“It means a lot, it really does,” Ratliff said. “I am very grateful and humble that people just know my name. I am normally a guy who shys away from the spotlight, that sounds weird because I am up there going crazy in front of thousands of people twice a week. But if it means people look at me and say, 'That's the basketball guy,' then that is alright with me."
Ratliff's level of celebrity has grown to where even opposing coaches know who he is. A run in with LSU coach Will Wade highlights the many memorable moments he has after games.
"It always gets me when coaches know who I am," Ratliff said. "Last year, Will Wade came up to me and he knew who I was, he told me he had seen me at games before, he even did his research on where I went to high school.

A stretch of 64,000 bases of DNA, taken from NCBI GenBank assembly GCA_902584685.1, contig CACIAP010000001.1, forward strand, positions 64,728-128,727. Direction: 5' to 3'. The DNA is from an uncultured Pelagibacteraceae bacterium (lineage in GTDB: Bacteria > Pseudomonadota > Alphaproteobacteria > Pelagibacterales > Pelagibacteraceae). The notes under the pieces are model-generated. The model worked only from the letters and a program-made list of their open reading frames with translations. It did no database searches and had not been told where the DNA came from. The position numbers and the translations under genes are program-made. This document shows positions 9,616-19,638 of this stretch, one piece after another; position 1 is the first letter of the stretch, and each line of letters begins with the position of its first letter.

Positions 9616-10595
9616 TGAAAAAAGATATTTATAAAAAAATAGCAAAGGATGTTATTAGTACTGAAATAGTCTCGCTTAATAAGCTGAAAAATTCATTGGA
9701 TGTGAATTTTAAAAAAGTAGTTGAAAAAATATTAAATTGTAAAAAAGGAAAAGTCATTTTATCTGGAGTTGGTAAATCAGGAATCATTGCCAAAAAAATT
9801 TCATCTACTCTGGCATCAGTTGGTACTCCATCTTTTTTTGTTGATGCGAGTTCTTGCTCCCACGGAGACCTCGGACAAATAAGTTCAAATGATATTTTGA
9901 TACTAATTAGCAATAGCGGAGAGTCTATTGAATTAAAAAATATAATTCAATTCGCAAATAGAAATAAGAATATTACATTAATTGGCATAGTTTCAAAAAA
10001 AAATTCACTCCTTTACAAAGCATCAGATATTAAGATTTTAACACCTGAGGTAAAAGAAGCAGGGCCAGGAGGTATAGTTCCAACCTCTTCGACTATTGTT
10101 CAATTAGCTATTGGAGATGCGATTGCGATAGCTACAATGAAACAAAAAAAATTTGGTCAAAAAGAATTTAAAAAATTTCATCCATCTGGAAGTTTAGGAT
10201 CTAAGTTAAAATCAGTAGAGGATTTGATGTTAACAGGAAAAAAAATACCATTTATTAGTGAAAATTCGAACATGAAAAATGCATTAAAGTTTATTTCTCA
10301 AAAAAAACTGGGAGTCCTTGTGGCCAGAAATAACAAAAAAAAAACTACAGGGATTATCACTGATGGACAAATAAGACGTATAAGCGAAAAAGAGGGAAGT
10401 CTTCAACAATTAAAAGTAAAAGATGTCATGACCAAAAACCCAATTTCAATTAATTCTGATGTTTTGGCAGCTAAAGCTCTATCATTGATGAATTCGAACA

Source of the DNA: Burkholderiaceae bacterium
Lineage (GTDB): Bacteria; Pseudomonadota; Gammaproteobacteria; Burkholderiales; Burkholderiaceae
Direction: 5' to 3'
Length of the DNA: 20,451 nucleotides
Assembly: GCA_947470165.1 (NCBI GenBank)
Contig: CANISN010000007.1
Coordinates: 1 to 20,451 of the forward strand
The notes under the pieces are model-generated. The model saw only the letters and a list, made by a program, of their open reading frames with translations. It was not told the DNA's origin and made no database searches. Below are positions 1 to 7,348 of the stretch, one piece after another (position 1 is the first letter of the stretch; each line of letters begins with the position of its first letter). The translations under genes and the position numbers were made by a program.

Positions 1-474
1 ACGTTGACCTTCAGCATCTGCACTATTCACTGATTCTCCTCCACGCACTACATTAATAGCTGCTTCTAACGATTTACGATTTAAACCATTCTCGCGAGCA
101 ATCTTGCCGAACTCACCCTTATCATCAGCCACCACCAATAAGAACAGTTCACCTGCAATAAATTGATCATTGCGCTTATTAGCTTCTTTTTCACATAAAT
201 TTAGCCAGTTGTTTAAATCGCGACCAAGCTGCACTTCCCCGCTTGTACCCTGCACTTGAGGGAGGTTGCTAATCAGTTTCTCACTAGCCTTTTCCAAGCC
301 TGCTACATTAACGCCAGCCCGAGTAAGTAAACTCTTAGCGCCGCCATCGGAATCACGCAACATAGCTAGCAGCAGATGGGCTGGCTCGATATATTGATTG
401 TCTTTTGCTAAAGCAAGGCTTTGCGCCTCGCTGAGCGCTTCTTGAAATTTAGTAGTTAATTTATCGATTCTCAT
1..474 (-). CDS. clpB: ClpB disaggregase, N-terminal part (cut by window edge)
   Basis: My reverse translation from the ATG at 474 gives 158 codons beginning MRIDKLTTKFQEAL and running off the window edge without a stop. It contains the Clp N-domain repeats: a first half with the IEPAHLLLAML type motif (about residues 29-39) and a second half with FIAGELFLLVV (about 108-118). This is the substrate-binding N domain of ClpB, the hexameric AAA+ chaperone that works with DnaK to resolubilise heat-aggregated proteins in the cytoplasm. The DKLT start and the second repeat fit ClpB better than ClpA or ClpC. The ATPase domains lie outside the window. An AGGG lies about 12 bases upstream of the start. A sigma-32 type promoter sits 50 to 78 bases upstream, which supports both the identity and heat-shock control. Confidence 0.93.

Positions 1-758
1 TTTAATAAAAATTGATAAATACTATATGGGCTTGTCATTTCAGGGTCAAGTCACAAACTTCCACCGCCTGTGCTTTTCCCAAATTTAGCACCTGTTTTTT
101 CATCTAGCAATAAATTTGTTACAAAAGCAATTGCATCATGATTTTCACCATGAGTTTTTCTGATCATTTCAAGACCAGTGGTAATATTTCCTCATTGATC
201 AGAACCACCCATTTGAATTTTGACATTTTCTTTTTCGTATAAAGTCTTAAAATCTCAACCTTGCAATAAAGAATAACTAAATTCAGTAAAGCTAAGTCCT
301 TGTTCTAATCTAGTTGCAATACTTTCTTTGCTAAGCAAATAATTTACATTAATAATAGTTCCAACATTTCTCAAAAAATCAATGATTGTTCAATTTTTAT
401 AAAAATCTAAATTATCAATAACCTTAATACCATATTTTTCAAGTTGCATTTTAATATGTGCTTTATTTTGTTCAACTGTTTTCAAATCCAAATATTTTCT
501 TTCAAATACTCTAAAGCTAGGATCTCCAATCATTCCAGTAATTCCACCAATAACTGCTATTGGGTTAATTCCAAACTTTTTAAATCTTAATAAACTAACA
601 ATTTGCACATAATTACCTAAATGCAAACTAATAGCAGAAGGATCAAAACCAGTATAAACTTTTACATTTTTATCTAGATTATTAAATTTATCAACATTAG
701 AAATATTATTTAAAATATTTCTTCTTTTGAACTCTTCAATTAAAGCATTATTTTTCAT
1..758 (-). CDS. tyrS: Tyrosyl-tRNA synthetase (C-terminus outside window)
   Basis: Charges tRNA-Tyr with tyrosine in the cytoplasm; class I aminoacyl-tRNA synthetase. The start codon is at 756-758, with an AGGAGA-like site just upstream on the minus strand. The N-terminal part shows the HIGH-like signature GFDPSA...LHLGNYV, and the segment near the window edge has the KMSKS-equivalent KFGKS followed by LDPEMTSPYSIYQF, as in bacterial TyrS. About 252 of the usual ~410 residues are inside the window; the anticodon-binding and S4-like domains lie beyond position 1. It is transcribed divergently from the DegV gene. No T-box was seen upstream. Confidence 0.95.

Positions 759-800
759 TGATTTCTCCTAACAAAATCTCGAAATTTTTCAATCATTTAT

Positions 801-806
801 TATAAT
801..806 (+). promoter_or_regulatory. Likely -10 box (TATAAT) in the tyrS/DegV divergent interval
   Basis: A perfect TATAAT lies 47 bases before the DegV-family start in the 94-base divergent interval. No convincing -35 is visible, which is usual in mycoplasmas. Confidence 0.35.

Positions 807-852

"He approached me and told me he was a fan of mine and appreciated what I was doing for basketball in the SEC. I never expected this. It was pretty cool."
Georgia Tech's Josh Pastner, Auburn's Bruce Pearl, and Kansas State's Bruce Weber, among others are some of the other coaches Ratliff has had pleasant exchanges with this season.
When Ratliff travels to road games, he makes an effort to say hello and show appreciation to every Crimson Tide fan he comes across in opposing venues. But on Jan. 22, during Alabama's 77-62 win at Vanderbilt it was different.
A teenage Crimson Tide fan came up to Ratliff, asking for his autograph.
Ratliff declined to give the kid his signature, but opted for a photo instead. The moment made him realize that, while his legend is continuing to grow, he would rather be known as just an average guy.
"Let's take a step back here," Ratliff said. "I'm not that big of a deal. I am no celebrity. I am just a kid. I am just a guy who really likes Alabama basketball."